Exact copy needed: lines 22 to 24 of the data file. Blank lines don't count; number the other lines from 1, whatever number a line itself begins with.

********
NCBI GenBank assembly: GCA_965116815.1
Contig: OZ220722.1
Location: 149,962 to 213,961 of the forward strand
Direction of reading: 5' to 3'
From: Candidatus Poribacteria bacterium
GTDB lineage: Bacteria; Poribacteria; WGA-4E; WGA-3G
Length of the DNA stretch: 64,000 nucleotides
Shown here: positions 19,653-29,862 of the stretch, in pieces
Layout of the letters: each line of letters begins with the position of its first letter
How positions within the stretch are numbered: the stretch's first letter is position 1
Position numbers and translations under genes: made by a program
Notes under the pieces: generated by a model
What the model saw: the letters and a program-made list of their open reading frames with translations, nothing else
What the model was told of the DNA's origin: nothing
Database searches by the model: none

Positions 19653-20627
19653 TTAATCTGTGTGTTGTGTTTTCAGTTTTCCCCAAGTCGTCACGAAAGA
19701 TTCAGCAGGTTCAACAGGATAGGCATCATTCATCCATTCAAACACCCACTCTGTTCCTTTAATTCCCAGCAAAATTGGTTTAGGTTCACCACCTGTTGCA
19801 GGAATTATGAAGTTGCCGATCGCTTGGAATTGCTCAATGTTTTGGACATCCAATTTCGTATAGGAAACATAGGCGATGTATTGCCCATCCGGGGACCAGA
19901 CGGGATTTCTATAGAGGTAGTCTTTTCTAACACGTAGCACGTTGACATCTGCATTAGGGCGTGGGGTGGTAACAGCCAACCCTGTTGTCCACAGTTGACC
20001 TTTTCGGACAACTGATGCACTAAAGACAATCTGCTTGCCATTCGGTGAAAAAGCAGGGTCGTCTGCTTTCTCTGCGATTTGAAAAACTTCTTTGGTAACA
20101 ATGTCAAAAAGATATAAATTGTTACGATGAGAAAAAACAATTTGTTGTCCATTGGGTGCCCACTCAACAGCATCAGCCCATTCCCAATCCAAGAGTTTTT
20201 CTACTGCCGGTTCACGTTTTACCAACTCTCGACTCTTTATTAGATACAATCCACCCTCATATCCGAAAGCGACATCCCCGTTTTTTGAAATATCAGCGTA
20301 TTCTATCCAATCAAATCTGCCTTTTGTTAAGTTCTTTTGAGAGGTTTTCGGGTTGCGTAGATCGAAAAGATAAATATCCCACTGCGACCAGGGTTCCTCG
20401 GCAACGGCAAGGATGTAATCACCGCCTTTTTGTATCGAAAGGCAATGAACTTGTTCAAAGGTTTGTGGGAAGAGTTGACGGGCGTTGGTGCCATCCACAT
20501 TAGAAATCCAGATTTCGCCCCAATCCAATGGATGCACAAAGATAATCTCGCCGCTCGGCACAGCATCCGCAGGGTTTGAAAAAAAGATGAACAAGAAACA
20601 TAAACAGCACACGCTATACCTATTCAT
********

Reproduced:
20101 ATGTCAAAAAGATATAAATTGTTACGATGAGAAAAAACAATTTGTTGTCCATTGGGTGCCCACTCAACAGCATCAGCCCATTCCCAATCCAAGAGTTTTT
20201 CTACTGCCGGTTCACGTTTTACCAACTCTCGACTCTTTATTAGATACAATCCACCCTCATATCCGAAAGCGACATCCCCGTTTTTTGAAATATCAGCGTA
20301 TTCTATCCAATCAAATCTGCCTTTTGTTAAGTTCTTTTGAGAGGTTTTCGGGTTGCGTAGATCGAAAAGATAAATATCCCACTGCGACCAGGGTTCCTCG